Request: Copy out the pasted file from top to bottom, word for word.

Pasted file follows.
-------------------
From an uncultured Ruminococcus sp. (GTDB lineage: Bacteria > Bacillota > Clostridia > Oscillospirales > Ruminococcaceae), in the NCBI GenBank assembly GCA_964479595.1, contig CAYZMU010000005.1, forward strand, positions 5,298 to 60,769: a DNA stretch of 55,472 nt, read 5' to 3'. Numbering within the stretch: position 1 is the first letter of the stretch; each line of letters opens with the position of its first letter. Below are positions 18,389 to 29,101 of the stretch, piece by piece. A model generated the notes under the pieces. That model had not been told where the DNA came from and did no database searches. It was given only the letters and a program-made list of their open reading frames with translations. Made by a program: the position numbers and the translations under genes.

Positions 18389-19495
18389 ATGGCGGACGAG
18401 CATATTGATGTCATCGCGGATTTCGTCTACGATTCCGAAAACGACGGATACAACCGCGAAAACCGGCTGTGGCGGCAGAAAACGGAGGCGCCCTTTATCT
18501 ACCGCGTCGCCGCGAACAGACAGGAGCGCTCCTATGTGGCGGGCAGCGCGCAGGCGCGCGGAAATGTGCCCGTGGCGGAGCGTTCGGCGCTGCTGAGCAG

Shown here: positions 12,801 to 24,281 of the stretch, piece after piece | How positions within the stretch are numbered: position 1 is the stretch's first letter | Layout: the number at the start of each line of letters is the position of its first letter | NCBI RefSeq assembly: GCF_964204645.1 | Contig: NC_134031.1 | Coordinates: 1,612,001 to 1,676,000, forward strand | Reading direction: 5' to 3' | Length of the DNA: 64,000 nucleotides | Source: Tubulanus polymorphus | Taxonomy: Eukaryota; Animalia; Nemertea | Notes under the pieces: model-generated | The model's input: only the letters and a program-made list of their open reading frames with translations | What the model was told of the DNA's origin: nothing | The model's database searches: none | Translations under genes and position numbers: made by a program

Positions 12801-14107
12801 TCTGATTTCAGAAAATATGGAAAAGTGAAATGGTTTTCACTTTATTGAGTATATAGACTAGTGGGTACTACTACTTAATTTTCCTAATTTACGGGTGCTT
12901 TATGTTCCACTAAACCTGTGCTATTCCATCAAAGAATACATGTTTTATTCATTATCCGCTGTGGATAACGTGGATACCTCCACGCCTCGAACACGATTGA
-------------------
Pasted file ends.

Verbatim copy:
From an uncultured Ruminococcus sp. (GTDB lineage: Bacteria > Bacillota > Clostridia > Oscillospirales > Ruminococcaceae), in the NCBI GenBank assembly GCA_964479595.1, contig CAYZMU010000005.1, forward strand, positions 5,298 to 60,769: a DNA stretch of 55,472 nt, read 5' to 3'. Numbering within the stretch: position 1 is the first letter of the stretch; each line of letters opens with the position of its first letter. Below are positions 18,389 to 29,101 of the stretch, piece by piece. A model generated the notes under the pieces. That model had not been told where the DNA came from and did no database searches. It was given only the letters and a program-made list of their open reading frames with translations. Made by a program: the position numbers and the translations under genes.

Positions 18389-19495
18389 ATGGCGGACGAG
18401 CATATTGATGTCATCGCGGATTTCGTCTACGATTCCGAAAACGACGGATACAACCGCGAAAACCGGCTGTGGCGGCAGAAAACGGAGGCGCCCTTTATCT
18501 ACCGCGTCGCCGCGAACAGACAGGAGCGCTCCTATGTGGCGGGCAGCGCGCAGGCGCGCGGAAATGTGCCCGTGGCGGAGCGTTCGGCGCTGCTGAGCAG

Shown here: positions 12,801 to 24,281 of the stretch, piece after piece | How positions within the stretch are numbered: position 1 is the stretch's first letter | Layout: the number at the start of each line of letters is the position of its first letter | NCBI RefSeq assembly: GCF_964204645.1 | Contig: NC_134031.1 | Coordinates: 1,612,001 to 1,676,000, forward strand | Reading direction: 5' to 3' | Length of the DNA: 64,000 nucleotides | Source: Tubulanus polymorphus | Taxonomy: Eukaryota; Animalia; Nemertea | Notes under the pieces: model-generated | The model's input: only the letters and a program-made list of their open reading frames with translations | What the model was told of the DNA's origin: nothing | The model's database searches: none | Translations under genes and position numbers: made by a program

Positions 12801-14107
12801 TCTGATTTCAGAAAATATGGAAAAGTGAAATGGTTTTCACTTTATTGAGTATATAGACTAGTGGGTACTACTACTTAATTTTCCTAATTTACGGGTGCTT
12901 TATGTTCCACTAAACCTGTGCTATTCCATCAAAGAATACATGTTTTATTCATTATCCGCTGTGGATAACGTGGATACCTCCACGCCTCGAACACGATTGA